The Battle of Dobro Polje is largely forgotten in the great context of World War I, but it is a very defining moment for the Southern Front. The battle was a small one comparatively, but it was monumental in being the very first in a series of events that led to the end of World War I. Dobro Polje is located in modern day Macedonia, and the battle there broke the long-standing deadlock in the Balkans. The battle was won on September 17, 1918 by a tiny Franco-Serbian army, and just two months later on November 11, 1918, Germany became the last of the Central Powers to sign an Armistice.
The Macedonian Front Remained Stable Until the Battle of Dobro Polje
Serbia was invaded by Austria-Hungary in July 1914. The Allied Powers came to the aid of Serbia to try and protect the country, but unfortunately the Allied assistance was too little, too late. Serbia fell to the Central Powers. After the fall of Serbia a front line was established that ran from the Albanian Adriatic Coast to the Struma River.
The Macedonian Front on one side consisted of a number of Allied troops from different countries facing off against the Bulgarians on the other side. There were times when the Bulgarians got help from other members of the Central Powers. Both sides used massive amounts of barbed wire to create their front line. The Allies established what became known as the “birdcage” due the large amount of barbed wire used to halt the advance of the Bulgarians and the German 11th.
The focus of the Allies throughout the beginning of 1916 was just to keep the front where it was. More Allied troops arrived in 1916 and were able to stop the Bulgarians from taking Greece, and therefore kept the front from changing.
In 1917, there was some back and forth of the front line at Lake Doiran, where the Allied troops moved forward in April 1917 and gained ground, only to be pushed back in May. It was not until 1918 and the Battle of Dobra Polje that the Allied forces were finally willing to send the manpower that was needed to move the front line and try to liberate Serbia. By 1918 the Greek Army joined the Allies and helped boost the numbers on the Macedonian front. After nearly three years of a stable front line, a major offensive began in July of 1918 with the Battle of Dobro Polje being the final assault that pushed the front line back and allowed the Allies to move into Serbia.
The Allied Forces planned their offensive on the Macedonian Front with 619,000 men, versus the 600,000 men of the Central Powers. They had the advantage of numbers, but they were on the offensive and they needed all the men that they could get. They had the advantage of artillery but in some ways the artillery was a burden as well. But even with the advantage of men, the Allied forces still faced a very big problem in the form of large mountains.
The front at the Battle of Dobra Polje was 15 kilometers (9.3 miles) long, between the Sušnica and Lešnica rivers. The mountains between the rivers were between 1,400 and 1,800 meters (4,500 to 6,000 feet). The mountains themselves were not easy climbs, and there were numerous steep slopes that ended at ridges that were fortified by the Bulgarians.
The addition of trenches meant that there was no way for wheeled vehicles to make it up the mountain. There were some areas that had previously only been accessible by mules and not made to transport vehicles or heavy artillery. Even today, the areas pushed forward by the Allies are only reached with four-wheel drive and a guide that knows the correct paths. While not the most ideal place for a battle, it was the best option open to the Allies because the rest of the Macedonian front was even more mountainous.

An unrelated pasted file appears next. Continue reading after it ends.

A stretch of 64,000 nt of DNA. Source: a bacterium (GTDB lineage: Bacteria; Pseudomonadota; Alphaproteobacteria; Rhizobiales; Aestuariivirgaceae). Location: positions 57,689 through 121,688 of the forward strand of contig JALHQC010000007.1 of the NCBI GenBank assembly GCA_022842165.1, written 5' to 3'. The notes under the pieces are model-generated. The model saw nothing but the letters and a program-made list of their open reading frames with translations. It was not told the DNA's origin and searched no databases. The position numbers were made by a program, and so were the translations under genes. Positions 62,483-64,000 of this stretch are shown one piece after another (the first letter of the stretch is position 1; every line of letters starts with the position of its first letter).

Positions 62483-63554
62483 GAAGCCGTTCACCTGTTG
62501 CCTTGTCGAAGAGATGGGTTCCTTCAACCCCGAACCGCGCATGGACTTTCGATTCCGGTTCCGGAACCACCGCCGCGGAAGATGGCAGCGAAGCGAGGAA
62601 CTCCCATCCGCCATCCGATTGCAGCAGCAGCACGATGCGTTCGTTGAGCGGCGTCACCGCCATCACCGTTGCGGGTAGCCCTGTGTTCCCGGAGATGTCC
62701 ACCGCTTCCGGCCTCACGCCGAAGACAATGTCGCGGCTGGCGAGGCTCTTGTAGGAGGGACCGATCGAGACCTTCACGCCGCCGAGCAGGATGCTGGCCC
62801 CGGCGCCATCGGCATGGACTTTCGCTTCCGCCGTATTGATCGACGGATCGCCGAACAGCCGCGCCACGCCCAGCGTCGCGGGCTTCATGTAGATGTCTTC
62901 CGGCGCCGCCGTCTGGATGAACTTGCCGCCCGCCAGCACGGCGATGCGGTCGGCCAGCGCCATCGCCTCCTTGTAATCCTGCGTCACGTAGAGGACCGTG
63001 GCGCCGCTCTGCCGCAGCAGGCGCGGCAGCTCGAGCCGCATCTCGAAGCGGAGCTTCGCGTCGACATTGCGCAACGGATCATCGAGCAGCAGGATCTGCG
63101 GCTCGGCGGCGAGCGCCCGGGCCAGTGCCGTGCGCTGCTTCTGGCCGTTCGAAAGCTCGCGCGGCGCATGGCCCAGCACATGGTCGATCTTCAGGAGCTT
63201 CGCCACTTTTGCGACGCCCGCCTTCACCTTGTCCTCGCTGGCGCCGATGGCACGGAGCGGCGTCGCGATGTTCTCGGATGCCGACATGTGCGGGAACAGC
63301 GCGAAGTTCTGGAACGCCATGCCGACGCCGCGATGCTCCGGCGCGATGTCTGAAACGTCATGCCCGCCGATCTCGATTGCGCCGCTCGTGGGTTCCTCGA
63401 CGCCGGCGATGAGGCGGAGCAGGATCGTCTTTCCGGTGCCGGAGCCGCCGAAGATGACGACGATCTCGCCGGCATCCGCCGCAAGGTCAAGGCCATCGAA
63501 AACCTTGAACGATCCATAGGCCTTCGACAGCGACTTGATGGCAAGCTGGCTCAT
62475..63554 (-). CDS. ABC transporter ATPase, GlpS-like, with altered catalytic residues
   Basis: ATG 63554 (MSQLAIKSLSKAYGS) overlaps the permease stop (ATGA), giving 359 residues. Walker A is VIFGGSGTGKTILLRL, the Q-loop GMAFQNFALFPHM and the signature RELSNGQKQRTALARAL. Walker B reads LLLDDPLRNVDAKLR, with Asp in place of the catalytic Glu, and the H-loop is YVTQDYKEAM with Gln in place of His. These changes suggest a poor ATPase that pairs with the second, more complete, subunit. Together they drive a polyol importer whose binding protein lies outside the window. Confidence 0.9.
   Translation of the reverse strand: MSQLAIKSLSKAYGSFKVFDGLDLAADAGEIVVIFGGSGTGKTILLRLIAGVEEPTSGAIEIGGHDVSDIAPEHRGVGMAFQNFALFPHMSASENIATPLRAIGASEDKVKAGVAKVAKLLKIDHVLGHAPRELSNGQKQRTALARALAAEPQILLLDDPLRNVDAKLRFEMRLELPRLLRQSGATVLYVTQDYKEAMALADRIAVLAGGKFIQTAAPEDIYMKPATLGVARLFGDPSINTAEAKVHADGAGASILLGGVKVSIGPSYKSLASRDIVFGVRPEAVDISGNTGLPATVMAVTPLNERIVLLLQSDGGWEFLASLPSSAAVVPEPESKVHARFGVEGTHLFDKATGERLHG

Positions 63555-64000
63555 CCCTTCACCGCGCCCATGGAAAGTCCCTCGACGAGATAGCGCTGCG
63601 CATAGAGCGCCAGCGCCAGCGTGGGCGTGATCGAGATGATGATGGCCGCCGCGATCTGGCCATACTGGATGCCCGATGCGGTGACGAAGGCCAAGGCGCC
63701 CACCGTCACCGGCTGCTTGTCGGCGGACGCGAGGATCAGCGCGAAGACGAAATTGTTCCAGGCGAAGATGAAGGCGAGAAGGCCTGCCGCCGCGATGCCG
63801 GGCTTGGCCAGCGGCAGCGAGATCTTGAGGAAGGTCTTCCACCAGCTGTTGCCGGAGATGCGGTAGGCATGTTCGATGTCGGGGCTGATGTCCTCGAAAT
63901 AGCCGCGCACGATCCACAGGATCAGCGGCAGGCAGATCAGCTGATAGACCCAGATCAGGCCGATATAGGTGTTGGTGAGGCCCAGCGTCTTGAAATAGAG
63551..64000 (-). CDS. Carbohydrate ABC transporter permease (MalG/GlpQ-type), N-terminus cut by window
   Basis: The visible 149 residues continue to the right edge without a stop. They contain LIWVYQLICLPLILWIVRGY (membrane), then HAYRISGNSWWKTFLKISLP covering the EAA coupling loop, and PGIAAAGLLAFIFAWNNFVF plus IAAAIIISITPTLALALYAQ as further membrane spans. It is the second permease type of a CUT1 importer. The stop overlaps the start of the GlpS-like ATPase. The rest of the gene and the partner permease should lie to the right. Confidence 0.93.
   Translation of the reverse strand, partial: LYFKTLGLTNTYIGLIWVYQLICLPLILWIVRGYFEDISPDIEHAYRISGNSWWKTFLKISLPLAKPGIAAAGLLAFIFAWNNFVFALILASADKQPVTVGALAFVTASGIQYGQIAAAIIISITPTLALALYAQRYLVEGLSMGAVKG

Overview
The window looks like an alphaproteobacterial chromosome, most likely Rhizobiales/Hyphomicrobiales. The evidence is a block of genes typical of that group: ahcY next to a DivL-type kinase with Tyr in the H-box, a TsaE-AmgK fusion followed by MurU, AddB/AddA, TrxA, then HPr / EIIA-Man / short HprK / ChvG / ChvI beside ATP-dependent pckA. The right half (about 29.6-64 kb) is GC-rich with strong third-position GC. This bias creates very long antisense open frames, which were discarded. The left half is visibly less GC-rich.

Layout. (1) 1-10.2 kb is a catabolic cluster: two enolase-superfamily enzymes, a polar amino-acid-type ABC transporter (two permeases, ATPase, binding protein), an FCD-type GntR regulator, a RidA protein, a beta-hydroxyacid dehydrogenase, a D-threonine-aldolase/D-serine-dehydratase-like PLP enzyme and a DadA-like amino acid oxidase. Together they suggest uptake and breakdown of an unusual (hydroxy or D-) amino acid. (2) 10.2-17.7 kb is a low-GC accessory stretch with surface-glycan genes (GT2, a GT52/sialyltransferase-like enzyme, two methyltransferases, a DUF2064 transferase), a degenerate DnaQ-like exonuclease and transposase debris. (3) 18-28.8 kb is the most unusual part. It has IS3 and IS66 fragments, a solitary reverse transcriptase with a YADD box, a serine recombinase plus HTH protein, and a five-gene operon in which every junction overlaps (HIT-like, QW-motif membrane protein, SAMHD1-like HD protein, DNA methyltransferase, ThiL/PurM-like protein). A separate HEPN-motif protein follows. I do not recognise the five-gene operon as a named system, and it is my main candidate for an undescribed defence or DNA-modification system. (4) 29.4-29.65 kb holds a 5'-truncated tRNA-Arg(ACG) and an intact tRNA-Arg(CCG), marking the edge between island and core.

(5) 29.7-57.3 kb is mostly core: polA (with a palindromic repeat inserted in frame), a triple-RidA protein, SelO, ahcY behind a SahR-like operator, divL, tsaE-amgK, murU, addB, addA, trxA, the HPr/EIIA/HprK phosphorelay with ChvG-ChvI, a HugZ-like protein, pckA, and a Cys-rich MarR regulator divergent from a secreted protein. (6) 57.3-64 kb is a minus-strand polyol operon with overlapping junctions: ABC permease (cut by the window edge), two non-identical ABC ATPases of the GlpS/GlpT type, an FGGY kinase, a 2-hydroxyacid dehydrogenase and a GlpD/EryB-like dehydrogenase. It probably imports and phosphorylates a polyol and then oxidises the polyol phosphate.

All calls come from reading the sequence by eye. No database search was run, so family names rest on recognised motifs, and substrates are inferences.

If the mountain itself was not enough, there was the problem of the Bulgarians and the German 11th Army. They had had years to prepare with deep trenches and fortifications that allowed them to not only have the advantage of high ground but make it hard for the Allies to break down their fortifications. The Serbians refused to let anything stop them from liberating their home, and they pushed forward eventually managing to get their artillery up the mountain with them.
The Macedonian Front had one of the most diverse forces in the war. The Serbians were desperate for Allied help at the start of the war but the Allied forces had been consumed with fighting on the Western Front. Eventually the French and British sent two small forces to help the Serbians, but by then it was too late and they had already lost their country.
When the Allies decided to finally make a strong push on the Macedonian Front in 1918 more troops were dispatched from the Allies. The Italians, French, British, and Albanians sent forces. By the Battle of Dobre Polja, the Greeks had figured out which side of the war they wanted to be on. Therefore, Greece also sent troops to the Macedonian Front in order to defeat the Bulgarians and the Germans.
In total the breakdown of forces on the Allied side were 180,000 French troops, 140,000 Serbian, 135,000 Greek, 120,000 British, 42,000 Italian, and 2,000 Albanian. It was an incredibly diverse force that added up to 619,000 men ready to take on the brutal task of pushing back the Central Powers. Another aspect of the Allied forces that added to their diversity was that many of the troops sent by Britain and France were partially made up of their colonial forces.
The Central Powers were not as diverse as it was believed, and the Bulgarian forces were strong enough to hold the line. The 600,000 troops on the other side consisted mainly of Bulgarians, but there was the German 11th Army and some troops from Austria-Hungary. The fact that the bulk of the forces were from Bulgaria would be the deciding factor in how the Battle of Dobro Polje ended and how it affected the ending of World War I.